Phil Zarrow: This video is for anyone looking for a way to Avoid the Void™ using cored wire, including causes of voiding and the properties of Indium Corporation's wire that minimize this challenge.
Eric, is using the correct wire cored solder important to avoiding solder joint voids in robotic soldering?
Eric Bastow: It is, very much so. It's a good topic to discuss because we definitely see a proliferation of robotic soldering to replace pin-in-paste processes as well as traditional manual hand soldering type processes. The selection of the wire, the cored wire is very critical. Obviously, you have to have the right alloy. Hopefully that goes without saying. Also the flux is extremely critical. The type of flux, which is often tied to the activity of the flux, is critical as well as the percentage of flux or the amount of flux that's actually in the wire itself. Of course, the fact of having no voids in the core of the wire itself, continuous flux throughout the length of the wire.
A process that uses wire as opposed to using solder paste will actually give you less voiding and better hole fill. There's two basic reasons for that. One is that there is simply less flux in cored wire as opposed to solder paste. There's less flux that the solder has to displace or move out of the way when using a flux-cored wire, so less voiding as a result of that. Also because of the way fluxes in cored wire are formulated, they have less volatile components right from the chemistry point of view as opposed to a solder paste flux. They just simply outgas less, and of course that reduces the amount of voiding as well.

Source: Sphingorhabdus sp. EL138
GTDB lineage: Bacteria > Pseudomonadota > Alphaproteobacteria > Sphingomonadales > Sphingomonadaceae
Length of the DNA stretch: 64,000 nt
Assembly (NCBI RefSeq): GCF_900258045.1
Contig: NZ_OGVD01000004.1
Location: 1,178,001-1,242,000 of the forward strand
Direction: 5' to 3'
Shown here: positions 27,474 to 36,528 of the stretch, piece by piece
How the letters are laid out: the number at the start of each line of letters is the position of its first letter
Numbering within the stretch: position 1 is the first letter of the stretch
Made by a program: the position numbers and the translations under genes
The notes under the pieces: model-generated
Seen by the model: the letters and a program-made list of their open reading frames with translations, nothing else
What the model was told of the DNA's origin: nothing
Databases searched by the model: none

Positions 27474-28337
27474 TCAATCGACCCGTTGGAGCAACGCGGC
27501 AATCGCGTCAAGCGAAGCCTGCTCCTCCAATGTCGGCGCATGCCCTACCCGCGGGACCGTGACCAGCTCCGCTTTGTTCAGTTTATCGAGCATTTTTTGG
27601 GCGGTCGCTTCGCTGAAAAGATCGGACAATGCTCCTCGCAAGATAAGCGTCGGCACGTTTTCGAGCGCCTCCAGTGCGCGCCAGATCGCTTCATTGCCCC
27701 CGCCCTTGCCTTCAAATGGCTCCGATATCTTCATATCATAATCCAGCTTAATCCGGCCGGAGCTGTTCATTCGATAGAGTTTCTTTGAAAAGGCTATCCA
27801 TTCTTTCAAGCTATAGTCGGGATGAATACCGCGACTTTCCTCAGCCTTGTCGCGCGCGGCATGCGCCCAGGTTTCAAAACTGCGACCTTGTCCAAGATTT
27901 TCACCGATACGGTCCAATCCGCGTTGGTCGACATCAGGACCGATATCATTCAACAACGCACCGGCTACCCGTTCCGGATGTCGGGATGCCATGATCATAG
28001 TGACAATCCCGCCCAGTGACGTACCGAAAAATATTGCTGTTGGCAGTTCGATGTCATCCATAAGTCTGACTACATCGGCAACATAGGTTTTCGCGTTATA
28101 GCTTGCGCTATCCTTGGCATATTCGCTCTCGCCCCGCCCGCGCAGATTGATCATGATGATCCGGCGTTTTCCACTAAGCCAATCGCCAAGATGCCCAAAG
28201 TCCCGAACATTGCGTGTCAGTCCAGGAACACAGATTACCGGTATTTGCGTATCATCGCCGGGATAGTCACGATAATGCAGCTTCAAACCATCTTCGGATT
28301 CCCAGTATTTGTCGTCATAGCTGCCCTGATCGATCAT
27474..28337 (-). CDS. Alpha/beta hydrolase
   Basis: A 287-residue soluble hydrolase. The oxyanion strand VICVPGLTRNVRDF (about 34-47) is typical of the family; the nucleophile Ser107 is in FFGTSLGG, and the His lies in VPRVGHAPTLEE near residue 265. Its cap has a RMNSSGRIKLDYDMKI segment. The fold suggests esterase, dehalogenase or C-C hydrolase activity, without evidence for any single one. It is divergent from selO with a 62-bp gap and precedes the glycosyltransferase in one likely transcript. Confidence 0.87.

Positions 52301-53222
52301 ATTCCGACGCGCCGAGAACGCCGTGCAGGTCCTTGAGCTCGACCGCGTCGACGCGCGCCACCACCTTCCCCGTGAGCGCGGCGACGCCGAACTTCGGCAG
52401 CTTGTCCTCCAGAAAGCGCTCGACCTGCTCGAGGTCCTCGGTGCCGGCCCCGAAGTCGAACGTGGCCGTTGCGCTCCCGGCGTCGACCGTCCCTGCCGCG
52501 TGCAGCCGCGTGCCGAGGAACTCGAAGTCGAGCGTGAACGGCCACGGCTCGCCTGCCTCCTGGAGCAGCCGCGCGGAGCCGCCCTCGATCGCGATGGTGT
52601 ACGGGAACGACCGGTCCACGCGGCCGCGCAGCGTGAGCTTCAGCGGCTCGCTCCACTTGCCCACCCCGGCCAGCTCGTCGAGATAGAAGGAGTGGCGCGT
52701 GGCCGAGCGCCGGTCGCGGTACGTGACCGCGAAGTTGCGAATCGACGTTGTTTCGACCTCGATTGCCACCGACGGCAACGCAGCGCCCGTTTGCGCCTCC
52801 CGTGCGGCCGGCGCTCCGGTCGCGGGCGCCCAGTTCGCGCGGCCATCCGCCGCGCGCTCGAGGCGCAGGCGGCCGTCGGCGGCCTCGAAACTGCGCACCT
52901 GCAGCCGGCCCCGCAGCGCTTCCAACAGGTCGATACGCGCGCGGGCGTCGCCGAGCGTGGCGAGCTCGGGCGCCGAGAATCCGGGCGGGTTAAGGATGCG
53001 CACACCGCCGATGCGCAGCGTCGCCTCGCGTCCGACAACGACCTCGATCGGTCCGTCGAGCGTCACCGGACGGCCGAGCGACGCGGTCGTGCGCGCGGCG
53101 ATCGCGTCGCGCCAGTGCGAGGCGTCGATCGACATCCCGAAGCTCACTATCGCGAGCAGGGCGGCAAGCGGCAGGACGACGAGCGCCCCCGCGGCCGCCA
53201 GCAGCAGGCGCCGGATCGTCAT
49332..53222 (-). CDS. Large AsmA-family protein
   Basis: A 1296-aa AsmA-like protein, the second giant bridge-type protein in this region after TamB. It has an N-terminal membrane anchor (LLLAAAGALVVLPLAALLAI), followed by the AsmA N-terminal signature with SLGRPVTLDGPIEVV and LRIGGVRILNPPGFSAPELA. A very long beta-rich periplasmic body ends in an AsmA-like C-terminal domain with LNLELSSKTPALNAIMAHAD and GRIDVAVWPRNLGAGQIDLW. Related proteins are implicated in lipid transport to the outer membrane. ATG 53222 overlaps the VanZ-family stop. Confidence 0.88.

Phil Zarrow: In addition to optimizing the cored wire itself, what kind of process optimization is needed to create void-free robotically soldered connections?
Eric Bastow: A lot of the same logic and precepts that apply to paste free reflow soldering and wave soldering also apply to soldering with a flux-cored wire. The big one is heat, because you're relying on just a little point connection, if you will, or a point of contact to transfer that heat into what you're trying to do. That sufficient heat is important because you want to sufficiently activate the flux. You want to sufficiently heat the surfaces that you are soldering to so that you get good flow and a metallurgical bond.
What's also critical is avoiding some of the sophomore mistakes that we've probably both encountered on the factory floor, where somebody's actually taken the iron and basically wetting the solder to the iron and hoping that it drops down onto whatever they're working on and makes a solder joint that way. There's some inherent problems with that. One is that you can prematurely exhaust the flux. The second thing is because you're not transferring the heat directly to what you're working on, the solder won't wet to that surface and ultimately result in either a poor or no metallurgical bond. Also, from a cosmetic point of view, you can get what is known as a cold solder joint.
Phil Zarrow: Very good. Where can we go for more information?